Generally speaking, buy bitumen in China is a major issue since China is the two largest buyers of crude oil and bitumen,
despite US sanctions against Venezuela aimed at reducing its oil revenues. Moreover, they have damaged Venezuela’s oil production and exports severely by US sanctions. It is also worth mentioning that Venezuela’s average oil exports last month were 350,000 barrels per day. However, this figure does not accurately reflect Venezuela’s oil exports due to transferring ships to oil ships at sea. The latest data from Tankers shows that Venezuela has more oil exports than the official figures.
In addition to ship-to-ship transfers, Venezuela and China have another tactic for exporting their oil that is far from US sanctions,
which is to turn off the tanker transmitter at the beginning of the voyage and turn it on near the destination. Besides, major oil companies China,
Cyanpi and PetroChina last year stopped buying oil directly from Venezuela due to increased US sanctions against the country. In fact, China, which has been buying oil regularly since the outbreak of the Corona epidemic,
has now reduced its oil imports by filling its storage tanks and reducing demand in areas where it exports fuel. China, which has been buying oil regularly since the outbreak of the Corona epidemic,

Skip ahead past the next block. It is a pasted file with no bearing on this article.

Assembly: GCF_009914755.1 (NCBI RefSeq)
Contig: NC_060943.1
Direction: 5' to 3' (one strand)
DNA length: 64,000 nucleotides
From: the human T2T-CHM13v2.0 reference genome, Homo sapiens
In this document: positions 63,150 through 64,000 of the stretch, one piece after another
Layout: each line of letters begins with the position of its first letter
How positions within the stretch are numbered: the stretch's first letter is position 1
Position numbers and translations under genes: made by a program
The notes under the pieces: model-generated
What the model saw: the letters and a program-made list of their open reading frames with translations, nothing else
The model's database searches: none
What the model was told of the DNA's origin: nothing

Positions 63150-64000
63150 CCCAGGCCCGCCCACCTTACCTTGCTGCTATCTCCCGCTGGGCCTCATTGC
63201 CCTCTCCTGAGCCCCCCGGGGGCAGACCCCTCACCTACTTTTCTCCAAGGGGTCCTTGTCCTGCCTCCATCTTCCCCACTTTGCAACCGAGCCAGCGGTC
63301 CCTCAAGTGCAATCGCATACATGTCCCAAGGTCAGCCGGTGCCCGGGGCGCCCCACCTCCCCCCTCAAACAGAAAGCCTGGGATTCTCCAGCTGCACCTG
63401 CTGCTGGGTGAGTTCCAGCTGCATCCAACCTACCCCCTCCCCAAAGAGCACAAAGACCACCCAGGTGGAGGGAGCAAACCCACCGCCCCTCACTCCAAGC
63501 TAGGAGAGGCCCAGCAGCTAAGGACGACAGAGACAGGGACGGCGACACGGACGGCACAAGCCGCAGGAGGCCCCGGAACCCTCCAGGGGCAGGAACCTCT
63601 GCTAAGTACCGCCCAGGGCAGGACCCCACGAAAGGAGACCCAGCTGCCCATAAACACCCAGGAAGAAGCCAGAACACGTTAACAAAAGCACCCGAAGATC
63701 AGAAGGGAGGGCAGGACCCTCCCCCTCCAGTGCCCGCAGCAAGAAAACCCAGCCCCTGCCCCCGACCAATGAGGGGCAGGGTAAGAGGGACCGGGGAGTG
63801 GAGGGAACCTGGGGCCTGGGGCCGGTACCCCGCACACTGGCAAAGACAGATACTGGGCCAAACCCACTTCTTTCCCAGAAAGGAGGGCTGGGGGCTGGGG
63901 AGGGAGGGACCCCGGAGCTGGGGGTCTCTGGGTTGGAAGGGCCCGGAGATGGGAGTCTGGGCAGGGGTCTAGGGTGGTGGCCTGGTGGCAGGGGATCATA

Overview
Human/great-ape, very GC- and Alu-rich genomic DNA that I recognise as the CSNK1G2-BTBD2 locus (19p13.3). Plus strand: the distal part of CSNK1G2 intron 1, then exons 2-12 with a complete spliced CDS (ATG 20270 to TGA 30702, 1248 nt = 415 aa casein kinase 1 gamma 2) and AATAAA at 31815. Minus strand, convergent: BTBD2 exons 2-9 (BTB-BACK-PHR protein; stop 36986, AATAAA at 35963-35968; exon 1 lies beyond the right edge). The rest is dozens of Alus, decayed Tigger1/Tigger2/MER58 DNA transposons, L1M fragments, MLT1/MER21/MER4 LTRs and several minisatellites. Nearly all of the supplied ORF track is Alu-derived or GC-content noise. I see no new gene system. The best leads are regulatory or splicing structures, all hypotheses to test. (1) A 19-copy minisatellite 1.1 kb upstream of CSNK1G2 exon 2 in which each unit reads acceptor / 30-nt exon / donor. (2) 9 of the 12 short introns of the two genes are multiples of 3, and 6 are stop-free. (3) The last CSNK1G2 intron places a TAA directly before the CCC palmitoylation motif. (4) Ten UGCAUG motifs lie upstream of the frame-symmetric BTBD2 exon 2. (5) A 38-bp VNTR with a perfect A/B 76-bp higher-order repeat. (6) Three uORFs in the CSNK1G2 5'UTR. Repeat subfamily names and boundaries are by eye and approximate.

is now importing its oil as its storage tanks fill up and demand in areas where it exports fuel is declining.
“In the last quarter of this year, China’s crude oil imports are likely to fall by 14.5 percent,
or 1.7 million barrels per day, compared to the third quarter,
“said Xi Fenglei, assistant director of IHS Markit. China began its efforts to store cheap oil immediately after the fall in oil price indices due to disputes between Saudi Arabia and Russia,
which coincided with the initial outbreak of the Coronavirus. Additionally, the country’s traders and refineries
continued to buy oil until reports surfaced that the country’s oil storage tanks were full.
Despite these reports, the country’s oil purchases continued until the end of the third quarter,
so that the average purchase of this product in September
compared to August increased by 2.1 percent and reached 11.8 million barrels per day. New capacity in China’s independent refineries helped boost the refineries, as refineries still have unused import quotas. Now, quotas are running out,
and that could lead to lower oil prices again. “China’s demand recovery has been very,
very strong, so if you take away some of that power, it will have an enormous impact on the global oil market,
” Lachlan Shaw, head of NBA commodity research, told Reuters.